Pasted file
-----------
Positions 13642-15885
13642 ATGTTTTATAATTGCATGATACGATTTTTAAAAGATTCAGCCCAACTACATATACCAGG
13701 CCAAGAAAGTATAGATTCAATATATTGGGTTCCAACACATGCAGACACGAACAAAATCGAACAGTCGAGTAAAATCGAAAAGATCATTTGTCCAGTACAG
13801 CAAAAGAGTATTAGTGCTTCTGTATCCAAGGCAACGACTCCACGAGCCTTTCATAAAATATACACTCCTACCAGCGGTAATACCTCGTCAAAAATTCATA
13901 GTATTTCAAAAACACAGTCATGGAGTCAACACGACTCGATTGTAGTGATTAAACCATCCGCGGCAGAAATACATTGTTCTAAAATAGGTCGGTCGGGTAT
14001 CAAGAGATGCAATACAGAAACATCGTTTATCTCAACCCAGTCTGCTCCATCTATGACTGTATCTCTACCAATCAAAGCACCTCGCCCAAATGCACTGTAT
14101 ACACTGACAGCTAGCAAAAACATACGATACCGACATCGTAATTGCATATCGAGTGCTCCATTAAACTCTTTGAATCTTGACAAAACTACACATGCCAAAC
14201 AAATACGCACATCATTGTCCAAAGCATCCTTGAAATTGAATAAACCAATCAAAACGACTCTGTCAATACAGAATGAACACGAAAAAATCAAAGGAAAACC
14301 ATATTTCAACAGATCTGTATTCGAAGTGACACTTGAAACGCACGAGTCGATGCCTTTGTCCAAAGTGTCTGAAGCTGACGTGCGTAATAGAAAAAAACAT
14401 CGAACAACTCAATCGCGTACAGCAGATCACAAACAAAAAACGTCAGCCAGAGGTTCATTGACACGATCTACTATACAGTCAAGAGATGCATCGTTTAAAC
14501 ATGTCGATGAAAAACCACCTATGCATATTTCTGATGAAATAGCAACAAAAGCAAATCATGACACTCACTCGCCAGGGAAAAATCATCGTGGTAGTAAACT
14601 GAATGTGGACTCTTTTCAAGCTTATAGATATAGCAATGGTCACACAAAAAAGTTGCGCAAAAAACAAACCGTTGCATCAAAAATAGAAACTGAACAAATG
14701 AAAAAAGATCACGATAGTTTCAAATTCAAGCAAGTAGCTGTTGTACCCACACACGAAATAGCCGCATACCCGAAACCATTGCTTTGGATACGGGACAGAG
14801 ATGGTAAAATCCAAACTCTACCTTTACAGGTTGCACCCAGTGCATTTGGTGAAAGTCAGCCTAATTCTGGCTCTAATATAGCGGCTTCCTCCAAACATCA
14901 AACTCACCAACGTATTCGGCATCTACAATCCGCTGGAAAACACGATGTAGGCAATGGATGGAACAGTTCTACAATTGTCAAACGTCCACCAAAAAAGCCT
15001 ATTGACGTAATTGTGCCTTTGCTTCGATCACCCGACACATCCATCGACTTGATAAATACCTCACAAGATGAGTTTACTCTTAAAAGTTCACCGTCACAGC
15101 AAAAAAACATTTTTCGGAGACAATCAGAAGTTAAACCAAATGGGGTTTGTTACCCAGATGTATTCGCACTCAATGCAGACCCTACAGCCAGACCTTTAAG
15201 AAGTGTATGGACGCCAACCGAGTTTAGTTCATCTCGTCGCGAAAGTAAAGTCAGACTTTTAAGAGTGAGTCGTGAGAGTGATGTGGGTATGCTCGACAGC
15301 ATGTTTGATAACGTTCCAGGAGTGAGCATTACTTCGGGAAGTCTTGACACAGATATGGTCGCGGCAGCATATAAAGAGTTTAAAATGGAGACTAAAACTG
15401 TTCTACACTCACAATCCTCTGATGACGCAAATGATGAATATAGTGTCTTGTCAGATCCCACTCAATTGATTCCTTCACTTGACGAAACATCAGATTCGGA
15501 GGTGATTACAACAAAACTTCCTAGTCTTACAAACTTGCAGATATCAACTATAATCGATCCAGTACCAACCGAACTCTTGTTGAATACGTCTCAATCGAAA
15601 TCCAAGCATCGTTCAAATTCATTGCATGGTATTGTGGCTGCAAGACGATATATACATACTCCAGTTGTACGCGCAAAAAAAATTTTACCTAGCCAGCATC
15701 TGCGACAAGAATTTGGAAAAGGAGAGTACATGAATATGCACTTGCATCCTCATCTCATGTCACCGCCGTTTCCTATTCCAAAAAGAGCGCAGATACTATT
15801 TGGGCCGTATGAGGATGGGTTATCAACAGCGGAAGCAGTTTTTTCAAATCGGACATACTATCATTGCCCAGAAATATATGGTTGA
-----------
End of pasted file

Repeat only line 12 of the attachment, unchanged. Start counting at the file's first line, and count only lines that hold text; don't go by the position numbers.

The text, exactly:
14601 GAATGTGGACTCTTTTCAAGCTTATAGATATAGCAATGGTCACACAAAAAAGTTGCGCAAAAAACAAACCGTTGCATCAAAAATAGAAACTGAACAAATG